These community-based efforts are not only ridding Somalia of explosives and helping to keep the population safe, but also, in an area beset by drought and lack of employment, the jobs provide an important source of income to the area.

Team leader Ahmed was unemployed before joining the organisation and applied after hearing about it from a friend. Yasmin also referred to the limited employment options for the local people her age. “If this job did not exist, I do not know where I would work because of job shortages. But I am happy with this work.” says Yasmin.

A local boy plays with a discarded car engine fan. It is children's natural curiosity for found objects that puts them at greater risk.

Puntland is near the border between Somalia and Ethiopia, the scene of previously heavy fighting. Several legacy mines are thought to be buried across the district, each one with the deadly threat to kill or maim.

Abdighafar Ibrahim Ahmed is the district Mayor. He explains that the mines have badly impacted the community’s livelihoods.

“Many cars and camels have exploded by underground mines and people cannot farm. This work is essential and urgently needs to be expanded. I hope one day people will be free to move anywhere, to farm and be able to dig holes for water. We wish we will be free from fear.”

A deminer, demarcates a clearance lane in Puntland, Somalia.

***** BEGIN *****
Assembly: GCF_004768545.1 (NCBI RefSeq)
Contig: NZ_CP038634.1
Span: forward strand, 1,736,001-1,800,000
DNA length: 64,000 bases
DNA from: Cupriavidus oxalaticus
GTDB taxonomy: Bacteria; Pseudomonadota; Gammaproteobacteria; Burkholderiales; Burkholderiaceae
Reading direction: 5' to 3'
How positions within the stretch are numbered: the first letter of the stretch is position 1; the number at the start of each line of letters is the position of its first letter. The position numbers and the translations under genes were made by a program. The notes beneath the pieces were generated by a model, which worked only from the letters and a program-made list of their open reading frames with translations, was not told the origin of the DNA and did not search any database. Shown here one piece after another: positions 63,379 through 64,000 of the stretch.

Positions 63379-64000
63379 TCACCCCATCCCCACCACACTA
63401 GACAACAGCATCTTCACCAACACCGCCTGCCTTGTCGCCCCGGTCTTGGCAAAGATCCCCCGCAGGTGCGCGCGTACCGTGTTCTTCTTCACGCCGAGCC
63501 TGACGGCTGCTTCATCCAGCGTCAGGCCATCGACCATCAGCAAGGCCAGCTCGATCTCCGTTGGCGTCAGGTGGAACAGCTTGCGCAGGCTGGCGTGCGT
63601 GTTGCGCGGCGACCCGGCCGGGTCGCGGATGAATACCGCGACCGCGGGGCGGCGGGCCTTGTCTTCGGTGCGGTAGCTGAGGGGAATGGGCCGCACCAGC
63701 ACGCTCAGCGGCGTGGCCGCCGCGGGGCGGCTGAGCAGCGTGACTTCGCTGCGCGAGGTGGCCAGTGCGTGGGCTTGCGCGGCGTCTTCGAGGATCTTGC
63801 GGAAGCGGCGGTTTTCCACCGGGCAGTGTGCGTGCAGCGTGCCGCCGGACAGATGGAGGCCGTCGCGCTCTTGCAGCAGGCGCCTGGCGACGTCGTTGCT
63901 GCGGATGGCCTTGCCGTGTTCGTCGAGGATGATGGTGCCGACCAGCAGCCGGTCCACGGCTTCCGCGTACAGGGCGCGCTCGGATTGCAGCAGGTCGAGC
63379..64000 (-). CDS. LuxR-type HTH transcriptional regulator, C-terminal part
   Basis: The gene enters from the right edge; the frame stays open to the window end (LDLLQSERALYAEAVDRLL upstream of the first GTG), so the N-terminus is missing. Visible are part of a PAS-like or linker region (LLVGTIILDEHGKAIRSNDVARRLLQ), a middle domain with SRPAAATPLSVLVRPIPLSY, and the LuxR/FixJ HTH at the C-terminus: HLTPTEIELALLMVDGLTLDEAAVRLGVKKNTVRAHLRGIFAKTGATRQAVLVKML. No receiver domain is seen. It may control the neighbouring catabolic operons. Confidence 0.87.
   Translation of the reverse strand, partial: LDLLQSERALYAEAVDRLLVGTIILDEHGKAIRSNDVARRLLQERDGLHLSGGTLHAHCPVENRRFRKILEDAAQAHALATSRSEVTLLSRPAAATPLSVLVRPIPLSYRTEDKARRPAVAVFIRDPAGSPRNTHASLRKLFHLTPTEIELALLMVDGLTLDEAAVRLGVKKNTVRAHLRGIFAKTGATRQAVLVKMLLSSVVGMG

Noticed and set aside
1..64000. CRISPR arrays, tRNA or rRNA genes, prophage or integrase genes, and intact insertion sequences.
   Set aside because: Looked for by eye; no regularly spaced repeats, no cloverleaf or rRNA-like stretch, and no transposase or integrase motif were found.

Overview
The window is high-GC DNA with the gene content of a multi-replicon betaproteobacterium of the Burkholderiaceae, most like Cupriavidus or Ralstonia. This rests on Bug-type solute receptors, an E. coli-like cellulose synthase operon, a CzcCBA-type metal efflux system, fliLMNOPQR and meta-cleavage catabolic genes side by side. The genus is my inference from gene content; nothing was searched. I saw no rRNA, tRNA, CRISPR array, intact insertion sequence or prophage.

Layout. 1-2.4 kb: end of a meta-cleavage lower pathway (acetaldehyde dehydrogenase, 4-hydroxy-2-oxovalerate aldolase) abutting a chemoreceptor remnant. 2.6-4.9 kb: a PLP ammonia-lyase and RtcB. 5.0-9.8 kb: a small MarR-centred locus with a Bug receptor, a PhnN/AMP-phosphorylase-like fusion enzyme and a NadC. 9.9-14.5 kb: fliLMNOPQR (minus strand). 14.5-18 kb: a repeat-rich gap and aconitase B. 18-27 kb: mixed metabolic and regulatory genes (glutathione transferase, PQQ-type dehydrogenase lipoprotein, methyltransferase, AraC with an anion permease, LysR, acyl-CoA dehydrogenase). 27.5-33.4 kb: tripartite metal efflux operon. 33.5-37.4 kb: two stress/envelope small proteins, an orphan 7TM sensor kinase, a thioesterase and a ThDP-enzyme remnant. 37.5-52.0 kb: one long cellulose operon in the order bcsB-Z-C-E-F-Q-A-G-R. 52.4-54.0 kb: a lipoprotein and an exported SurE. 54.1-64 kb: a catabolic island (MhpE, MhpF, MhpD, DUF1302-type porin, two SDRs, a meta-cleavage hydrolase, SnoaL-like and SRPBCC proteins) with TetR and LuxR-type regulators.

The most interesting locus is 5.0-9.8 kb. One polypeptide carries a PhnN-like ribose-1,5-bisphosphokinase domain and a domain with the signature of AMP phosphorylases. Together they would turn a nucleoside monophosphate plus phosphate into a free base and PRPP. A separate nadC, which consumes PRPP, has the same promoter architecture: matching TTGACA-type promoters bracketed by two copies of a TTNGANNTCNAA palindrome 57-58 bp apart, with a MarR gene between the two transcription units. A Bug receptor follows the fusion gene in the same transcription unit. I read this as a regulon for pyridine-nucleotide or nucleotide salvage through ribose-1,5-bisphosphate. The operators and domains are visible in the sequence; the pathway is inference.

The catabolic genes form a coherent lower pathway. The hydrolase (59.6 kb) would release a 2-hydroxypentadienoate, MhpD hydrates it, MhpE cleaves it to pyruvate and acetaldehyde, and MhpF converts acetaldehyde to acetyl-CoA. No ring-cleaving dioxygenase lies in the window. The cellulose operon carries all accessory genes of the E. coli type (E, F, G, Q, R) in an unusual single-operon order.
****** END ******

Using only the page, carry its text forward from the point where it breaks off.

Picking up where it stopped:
deminer marking a clearance base lane, Puntland, Somalia.

In 2017 I was slightly injured while covering the aftermath of an Al Shabab bomb attack in Mogadishu. Their notorious ‘one-plus-one’ explosion tactics – aimed at killing first responders on the scene – meant I was caught in an explosion detonated shortly after the first. I have since taken a much more cautious approach to similar front line reporting. However, covering this story opened my eyes to a front line of an entirely different sort, one where the risk of devastation is still very real but where those responsible for causing it have long since moved on. It was humbling to document the opposite side of this violent legacy, and the bravery of the deminers’ efforts to make the communities safe.

From left to right: Deminer Abdi, gently uncovers the mine to be exploded; Setting up the explosive material over the mine to be destroyed; Exploded and safely deactivated, this mine is no longer able to maim or kill a local resident.


All text and photos by Abdulkadir Zubeyr. (Names have been changed)